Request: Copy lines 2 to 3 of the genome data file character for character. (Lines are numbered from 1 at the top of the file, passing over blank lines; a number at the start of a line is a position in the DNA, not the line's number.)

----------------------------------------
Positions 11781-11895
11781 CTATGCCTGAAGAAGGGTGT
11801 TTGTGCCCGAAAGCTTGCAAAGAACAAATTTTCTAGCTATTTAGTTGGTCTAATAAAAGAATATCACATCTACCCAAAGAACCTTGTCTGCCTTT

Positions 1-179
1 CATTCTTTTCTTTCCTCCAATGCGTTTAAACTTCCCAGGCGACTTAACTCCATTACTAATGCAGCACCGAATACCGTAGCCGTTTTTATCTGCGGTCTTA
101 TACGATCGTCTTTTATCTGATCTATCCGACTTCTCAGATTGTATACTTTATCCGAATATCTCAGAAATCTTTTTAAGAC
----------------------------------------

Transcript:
11781 CTATGCCTGAAGAAGGGTGT
11801 TTGTGCCCGAAAGCTTGCAAAGAACAAATTTTCTAGCTATTTAGTTGGTCTAATAAAAGAATATCACATCTACCCAAAGAACCTTGTCTGCCTTT